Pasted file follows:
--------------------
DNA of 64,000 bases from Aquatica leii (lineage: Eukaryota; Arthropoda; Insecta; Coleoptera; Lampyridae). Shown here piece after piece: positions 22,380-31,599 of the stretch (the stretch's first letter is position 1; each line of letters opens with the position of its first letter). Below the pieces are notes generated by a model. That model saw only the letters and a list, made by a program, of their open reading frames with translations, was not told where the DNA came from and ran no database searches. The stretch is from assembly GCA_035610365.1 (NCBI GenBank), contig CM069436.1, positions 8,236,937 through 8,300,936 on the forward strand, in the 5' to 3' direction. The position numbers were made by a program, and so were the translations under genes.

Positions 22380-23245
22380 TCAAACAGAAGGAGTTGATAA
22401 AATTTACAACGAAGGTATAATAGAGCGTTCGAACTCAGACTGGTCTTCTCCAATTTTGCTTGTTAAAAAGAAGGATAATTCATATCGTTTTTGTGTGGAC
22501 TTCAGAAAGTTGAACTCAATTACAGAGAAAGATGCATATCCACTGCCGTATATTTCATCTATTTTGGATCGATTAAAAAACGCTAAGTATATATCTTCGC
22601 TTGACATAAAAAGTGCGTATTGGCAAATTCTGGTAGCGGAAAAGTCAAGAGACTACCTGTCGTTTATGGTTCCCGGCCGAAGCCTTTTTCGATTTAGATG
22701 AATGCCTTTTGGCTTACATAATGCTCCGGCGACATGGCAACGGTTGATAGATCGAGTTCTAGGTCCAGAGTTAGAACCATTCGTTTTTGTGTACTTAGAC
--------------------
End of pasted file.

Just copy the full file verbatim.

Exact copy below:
DNA of 64,000 bases from Aquatica leii (lineage: Eukaryota; Arthropoda; Insecta; Coleoptera; Lampyridae). Shown here piece after piece: positions 22,380-31,599 of the stretch (the stretch's first letter is position 1; each line of letters opens with the position of its first letter). Below the pieces are notes generated by a model. That model saw only the letters and a list, made by a program, of their open reading frames with translations, was not told where the DNA came from and ran no database searches. The stretch is from assembly GCA_035610365.1 (NCBI GenBank), contig CM069436.1, positions 8,236,937 through 8,300,936 on the forward strand, in the 5' to 3' direction. The position numbers were made by a program, and so were the translations under genes.

Positions 22380-23245
22380 TCAAACAGAAGGAGTTGATAA
22401 AATTTACAACGAAGGTATAATAGAGCGTTCGAACTCAGACTGGTCTTCTCCAATTTTGCTTGTTAAAAAGAAGGATAATTCATATCGTTTTTGTGTGGAC
22501 TTCAGAAAGTTGAACTCAATTACAGAGAAAGATGCATATCCACTGCCGTATATTTCATCTATTTTGGATCGATTAAAAAACGCTAAGTATATATCTTCGC
22601 TTGACATAAAAAGTGCGTATTGGCAAATTCTGGTAGCGGAAAAGTCAAGAGACTACCTGTCGTTTATGGTTCCCGGCCGAAGCCTTTTTCGATTTAGATG
22701 AATGCCTTTTGGCTTACATAATGCTCCGGCGACATGGCAACGGTTGATAGATCGAGTTCTAGGTCCAGAGTTAGAACCATTCGTTTTTGTGTACTTAGAC